We have only one bookstore where I live, and it happens to be a chain Border's store. Of course, everyone who wanted to buy books had to go there, since the Barnes & Noble closed down over a decade ago and the only other book store is a small hole-in-the-wall used paperback shack that has no real organization method besides genre... not even alphabetized by author or title! Naturally, since my Bear built me custom bookshelves to house all my literary wealth, old journals (I've kept books on my life since age six, so there's a whole shelf of them), and my own attempts at fiction writing, the great powers saw fit to shut down Border's. Now, I know I can purchase books online and have them shipped to my doorstep. I know I can buy books online and download them to my computer. Neither option gives me a place to escape to and peruse shelves of diversions I have yet to explore. I can't go to Amazon.com and pick up a book, feel the binding, smell the pages and ink that hold the promise of adventure.
Part of the magic in bookstores is the kinetic experience. Feeling and smelling and seeing and hearing and connecting to the literary world. The internet is great, but it lacks the reality and connectedness I crave. Especially with books.
You will never see me with a digital reader. I can't find the same comfort with a tablet as I can with a paperback. I can't correct grammar mistakes when I come across them, because I am that nerd who corrects those things in her books. I can't bring a mechanical object into my bathtub to enjoy a story while soaking and drinking something delicious, listening to composers whose music I feel enhances the mood of the story. And heaven forbid I fall asleep and roll over on a Kindle or it drops to the floor. Because at night the one sure way to fall asleep for me is to occupy my brain with the trials and turbulence of some other reality. Not that my reality is bad. It's just easier for me to doze off when I am distanced from all the things directly related to ME.
Anyway, off the tangent, Bear and I often have "reading dates". These are times when we sit there together and read our respective books. We don't talk a lot, sometimes we hold hands, and we slide into our own little worlds, constructed in the imagination of the author, inhabited by us. We sometimes take a breather and discuss the goings on in our own stories and any revelations we may have had, and emerge again under the spell of great literature. These are some of my favorite "dates", and we never physically leave the couch.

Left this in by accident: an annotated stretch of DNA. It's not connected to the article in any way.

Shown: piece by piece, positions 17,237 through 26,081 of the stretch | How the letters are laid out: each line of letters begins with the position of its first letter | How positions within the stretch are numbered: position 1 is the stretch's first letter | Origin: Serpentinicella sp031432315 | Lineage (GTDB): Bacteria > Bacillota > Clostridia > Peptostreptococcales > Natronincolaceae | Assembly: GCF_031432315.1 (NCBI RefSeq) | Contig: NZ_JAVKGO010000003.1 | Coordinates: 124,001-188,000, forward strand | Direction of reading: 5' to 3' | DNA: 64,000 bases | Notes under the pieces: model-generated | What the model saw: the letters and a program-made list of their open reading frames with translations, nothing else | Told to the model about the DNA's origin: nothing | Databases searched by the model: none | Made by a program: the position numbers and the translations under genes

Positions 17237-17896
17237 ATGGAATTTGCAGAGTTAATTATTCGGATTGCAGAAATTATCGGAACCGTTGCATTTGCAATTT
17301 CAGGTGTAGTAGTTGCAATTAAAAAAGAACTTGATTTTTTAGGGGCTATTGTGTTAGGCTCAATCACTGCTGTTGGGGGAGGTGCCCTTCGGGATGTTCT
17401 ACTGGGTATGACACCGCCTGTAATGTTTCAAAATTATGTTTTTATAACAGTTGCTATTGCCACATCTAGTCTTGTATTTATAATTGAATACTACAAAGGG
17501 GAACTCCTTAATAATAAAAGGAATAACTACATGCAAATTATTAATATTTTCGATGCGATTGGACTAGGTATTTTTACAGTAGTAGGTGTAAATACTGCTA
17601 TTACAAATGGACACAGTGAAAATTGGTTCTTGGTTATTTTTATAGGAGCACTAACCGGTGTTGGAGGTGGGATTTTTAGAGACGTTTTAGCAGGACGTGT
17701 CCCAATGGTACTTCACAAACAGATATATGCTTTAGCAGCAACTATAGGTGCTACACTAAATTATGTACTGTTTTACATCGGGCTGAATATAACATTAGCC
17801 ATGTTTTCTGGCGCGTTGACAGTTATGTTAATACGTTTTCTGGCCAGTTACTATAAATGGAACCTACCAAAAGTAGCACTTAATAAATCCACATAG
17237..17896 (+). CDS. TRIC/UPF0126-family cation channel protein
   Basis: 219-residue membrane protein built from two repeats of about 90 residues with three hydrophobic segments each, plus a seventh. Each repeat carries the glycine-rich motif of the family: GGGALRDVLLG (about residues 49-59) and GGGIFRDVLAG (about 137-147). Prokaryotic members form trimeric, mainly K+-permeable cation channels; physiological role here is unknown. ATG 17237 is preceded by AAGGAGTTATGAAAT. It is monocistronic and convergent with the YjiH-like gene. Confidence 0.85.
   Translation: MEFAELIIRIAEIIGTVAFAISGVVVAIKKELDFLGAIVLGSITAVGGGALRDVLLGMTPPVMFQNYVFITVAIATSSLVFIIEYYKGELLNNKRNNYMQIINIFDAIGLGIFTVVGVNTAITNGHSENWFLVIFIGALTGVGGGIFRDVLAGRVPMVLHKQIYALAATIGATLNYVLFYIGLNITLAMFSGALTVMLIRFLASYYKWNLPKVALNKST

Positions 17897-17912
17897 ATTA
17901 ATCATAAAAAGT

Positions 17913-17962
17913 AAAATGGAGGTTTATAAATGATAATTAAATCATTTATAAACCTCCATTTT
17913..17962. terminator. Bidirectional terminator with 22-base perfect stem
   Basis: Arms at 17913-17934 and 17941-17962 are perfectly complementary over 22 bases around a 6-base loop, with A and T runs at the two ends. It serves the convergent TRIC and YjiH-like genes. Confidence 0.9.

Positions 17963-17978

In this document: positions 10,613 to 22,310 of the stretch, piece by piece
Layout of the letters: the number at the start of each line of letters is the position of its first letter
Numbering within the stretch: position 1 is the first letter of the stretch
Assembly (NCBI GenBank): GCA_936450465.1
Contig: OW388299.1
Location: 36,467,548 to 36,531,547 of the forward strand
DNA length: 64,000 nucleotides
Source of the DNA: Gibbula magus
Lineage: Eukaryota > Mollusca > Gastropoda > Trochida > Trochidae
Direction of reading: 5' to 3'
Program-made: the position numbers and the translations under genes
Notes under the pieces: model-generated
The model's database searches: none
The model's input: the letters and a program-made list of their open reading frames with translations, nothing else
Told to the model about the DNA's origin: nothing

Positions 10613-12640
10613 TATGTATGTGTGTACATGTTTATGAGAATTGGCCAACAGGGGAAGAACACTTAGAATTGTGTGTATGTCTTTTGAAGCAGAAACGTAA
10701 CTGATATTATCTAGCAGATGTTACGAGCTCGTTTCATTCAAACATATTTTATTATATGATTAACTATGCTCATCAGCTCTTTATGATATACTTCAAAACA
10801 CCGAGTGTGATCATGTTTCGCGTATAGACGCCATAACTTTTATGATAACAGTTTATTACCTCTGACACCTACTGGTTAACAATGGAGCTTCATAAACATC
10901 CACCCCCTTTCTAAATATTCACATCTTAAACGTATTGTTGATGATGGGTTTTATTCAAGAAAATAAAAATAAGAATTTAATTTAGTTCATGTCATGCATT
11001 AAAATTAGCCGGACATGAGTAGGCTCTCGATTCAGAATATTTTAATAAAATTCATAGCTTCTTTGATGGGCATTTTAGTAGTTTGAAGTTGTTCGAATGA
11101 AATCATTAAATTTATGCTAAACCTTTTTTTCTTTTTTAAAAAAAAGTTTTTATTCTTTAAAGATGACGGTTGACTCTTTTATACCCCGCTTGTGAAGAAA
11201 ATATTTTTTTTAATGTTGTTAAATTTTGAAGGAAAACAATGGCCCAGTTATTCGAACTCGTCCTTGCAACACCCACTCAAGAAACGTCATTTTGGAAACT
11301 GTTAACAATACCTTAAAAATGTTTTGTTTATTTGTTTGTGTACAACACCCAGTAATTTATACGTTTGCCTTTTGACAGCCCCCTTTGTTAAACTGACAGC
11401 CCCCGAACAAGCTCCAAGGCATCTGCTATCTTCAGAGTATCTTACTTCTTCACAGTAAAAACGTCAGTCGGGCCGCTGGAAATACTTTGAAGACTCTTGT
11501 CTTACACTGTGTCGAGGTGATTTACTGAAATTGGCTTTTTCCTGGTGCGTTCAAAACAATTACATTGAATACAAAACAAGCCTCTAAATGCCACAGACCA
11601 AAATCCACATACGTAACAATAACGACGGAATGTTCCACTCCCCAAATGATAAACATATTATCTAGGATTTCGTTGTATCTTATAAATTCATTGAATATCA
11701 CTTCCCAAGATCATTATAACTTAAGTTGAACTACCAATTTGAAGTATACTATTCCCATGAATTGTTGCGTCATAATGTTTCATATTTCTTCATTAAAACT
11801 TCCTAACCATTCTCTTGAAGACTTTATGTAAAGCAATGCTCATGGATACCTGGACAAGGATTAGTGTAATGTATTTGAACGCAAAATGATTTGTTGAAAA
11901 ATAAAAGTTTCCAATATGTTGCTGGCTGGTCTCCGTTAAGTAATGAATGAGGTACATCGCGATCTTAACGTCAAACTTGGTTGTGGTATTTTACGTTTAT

This past weekend, Bear went to Border's and bought on sale almost every title they had under Charles de Lint's pen for me. I chose to read The Mystery of Grace first, the most recent release I had been dying to read since it was first announced that the book was forthcoming. It was fabulous and I couldn't put it down. Granted, the novel is only about 270 pages long, so I picked it up Sunday afternoon and finished it before leaving for work this morning.
The story revolves around Altagracia "Grace" Quintero, a tattooed part Mexican part Italian female mechanic with a love of Ford Motor Company and hot rods that is only rivaled to her love of her recently deceased Abuelo. Grace is dealing with this recent loss, an incredible blow to her entire outlook on life, that leaves her stumbling back to her old smoking habit for comfort. This small addiction's resurgence leads her to the local grocery on the corner, a block away from the historical, if not odd, transplanted building in which she rents an apartment. At this grocery, intending to feed her addiction and spend a quiet night in, Grace learns of her new fate...
The story begins with Grace spending an intimate evening with a new aquaintance, John. They met one night at the Halloween Witches' Ball and left together; inexplicably smitten. Neither of them has ever fallen so fast and so completely, nor shared so much personal information with a stranger so comfortably. This confidence they made in each other seemed so genuine, which is why John can't quite figure out why she disappeared from his apartment without a word... had she even been there? Halloween in the desert town was a time of sugar skulls and votive candles, and the anniversary of John's brother's death; a loss he blames himself for. Had he imagined Grace as a side effect to his yearly attack of grief?
I can't give away the plot, really, because then what good is reading the book to find out? Charles de Lint is my all-time favorite author, and his stories are absolutely riveting. Magic and reality fit seamlessly together to weave a convincing world, not unlike ours. The line between this world that we all accept and another world we don't understand is so fine in places and at certain times, that we rub elbows with things we don't often accept as real. And sometimes when you think you've seen a face or a figure out of the corner of your eye, you discover that you really did. If you're like me at all, you will find yourself constantly questioning the world after reading one of De Lint's novels. His stories are so convincing, his characters are so human, that you can't help but feel that, if only when the pages lay open before you, the world he creates is an actual place. You have only to suspend your disbelief to be there, too.
Happy Monday! Has anyone else read a really wonderful book lately?